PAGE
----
"Donald Trump's demand for more military spending and building of capabilities of other NATO member states was sometimes interpreted as a threat to the alliance, but if one talks to EU bureaucrats today, it is Joe Biden's approach that has truly led to more and more calls by European policy makers to establish strategic and military autonomy from both NATO and the U.S."

Schoellhammer also said Biden's decision to waive U.S sanctions on the Nord Stream 2 pipeline will make Europe more dependent on Russia and "will have a negative impact on transatlantic relations" in the long run.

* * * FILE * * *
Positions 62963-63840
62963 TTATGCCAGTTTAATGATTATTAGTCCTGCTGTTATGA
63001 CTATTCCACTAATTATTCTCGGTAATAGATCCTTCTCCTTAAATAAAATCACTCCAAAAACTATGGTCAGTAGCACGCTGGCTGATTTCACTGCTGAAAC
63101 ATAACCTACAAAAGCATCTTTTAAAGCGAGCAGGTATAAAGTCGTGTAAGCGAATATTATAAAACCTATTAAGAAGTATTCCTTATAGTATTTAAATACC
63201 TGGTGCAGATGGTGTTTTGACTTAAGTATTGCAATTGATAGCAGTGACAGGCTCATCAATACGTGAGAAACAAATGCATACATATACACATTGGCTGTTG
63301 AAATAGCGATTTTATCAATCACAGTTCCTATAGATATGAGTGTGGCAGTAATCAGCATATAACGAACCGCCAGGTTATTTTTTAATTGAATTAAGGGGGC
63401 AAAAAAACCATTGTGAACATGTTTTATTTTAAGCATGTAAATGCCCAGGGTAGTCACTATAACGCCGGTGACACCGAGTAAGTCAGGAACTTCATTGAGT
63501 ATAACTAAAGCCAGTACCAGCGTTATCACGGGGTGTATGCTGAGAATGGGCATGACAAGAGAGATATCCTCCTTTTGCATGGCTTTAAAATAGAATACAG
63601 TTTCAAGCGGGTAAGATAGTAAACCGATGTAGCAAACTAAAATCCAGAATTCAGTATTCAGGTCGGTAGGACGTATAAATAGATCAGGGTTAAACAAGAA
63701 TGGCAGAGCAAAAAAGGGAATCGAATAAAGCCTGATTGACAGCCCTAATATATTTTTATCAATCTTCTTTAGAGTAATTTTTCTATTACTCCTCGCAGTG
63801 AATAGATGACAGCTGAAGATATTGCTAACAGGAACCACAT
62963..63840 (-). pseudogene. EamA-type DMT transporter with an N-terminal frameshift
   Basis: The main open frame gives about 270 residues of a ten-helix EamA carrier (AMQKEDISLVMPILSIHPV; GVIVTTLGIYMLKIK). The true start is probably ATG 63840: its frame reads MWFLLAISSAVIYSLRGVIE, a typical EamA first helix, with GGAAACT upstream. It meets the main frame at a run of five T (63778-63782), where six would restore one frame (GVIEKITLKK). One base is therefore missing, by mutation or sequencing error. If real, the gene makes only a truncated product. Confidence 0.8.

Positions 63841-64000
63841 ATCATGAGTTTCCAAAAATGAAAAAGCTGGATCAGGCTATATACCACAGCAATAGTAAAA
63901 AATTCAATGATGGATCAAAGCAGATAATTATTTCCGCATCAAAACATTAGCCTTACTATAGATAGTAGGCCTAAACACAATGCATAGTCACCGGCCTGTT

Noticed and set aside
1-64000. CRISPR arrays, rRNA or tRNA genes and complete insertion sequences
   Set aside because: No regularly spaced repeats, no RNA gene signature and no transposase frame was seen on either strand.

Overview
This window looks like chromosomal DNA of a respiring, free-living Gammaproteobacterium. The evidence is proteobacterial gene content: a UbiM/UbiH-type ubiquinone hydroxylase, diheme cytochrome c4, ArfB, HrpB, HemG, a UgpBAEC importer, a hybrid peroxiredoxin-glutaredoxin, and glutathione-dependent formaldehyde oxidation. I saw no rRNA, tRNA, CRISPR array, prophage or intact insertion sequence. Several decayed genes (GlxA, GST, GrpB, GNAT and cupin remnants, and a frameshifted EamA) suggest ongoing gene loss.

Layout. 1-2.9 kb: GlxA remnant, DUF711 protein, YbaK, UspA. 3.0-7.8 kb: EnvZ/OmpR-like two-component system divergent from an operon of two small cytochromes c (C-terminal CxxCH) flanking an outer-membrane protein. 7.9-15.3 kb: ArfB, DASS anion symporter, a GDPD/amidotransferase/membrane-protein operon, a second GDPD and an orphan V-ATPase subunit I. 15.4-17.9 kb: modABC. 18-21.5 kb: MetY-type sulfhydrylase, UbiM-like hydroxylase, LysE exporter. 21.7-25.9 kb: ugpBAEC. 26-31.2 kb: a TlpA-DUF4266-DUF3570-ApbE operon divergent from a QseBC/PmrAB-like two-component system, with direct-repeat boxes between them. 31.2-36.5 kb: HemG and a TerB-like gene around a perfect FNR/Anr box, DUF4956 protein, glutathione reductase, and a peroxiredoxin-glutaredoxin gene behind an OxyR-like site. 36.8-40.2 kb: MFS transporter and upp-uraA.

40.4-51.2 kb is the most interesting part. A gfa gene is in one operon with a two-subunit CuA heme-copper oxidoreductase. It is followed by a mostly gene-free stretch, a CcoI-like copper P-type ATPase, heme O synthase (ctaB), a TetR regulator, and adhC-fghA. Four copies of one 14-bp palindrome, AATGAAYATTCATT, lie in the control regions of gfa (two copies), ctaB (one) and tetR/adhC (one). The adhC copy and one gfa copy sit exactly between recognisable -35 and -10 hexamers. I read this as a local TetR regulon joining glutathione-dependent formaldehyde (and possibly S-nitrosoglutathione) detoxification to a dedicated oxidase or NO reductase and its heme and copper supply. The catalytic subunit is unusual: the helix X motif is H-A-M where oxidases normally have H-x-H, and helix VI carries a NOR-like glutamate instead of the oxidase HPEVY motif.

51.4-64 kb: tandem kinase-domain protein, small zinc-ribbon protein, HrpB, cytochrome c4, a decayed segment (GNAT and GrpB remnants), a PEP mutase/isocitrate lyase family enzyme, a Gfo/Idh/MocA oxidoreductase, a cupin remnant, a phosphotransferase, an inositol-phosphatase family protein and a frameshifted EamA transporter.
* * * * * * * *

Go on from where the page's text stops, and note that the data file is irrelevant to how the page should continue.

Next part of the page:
"This unilateral approach is now also apparent in the announcement of the AUKUS defense agreement. This is only on the surface about French submarines but is in fact an act of pushing Europe out of a new Indo-Pacific security architecture," he said.

"When Australia agreed to buy French submarine technology in 2016, this was viewed as a 'deal of the century' in Paris that marked its deepening of strategic relations with Australia and maintaining an important role in the Indo-Pacific, including an alliance between India, Australia, and France that [French President] Emmanuel Macron outlined as a possibility in 2018. And this deal of the century has now imploded without any consultation between France and the EU on one side and the U.S., UK., and Australia on the other side," Schoellhammer said.

"What was and is intended as a power balancing act aimed at containing and isolating China, has at this moment accomplished containing and isolating Europe," Schoellhammer said.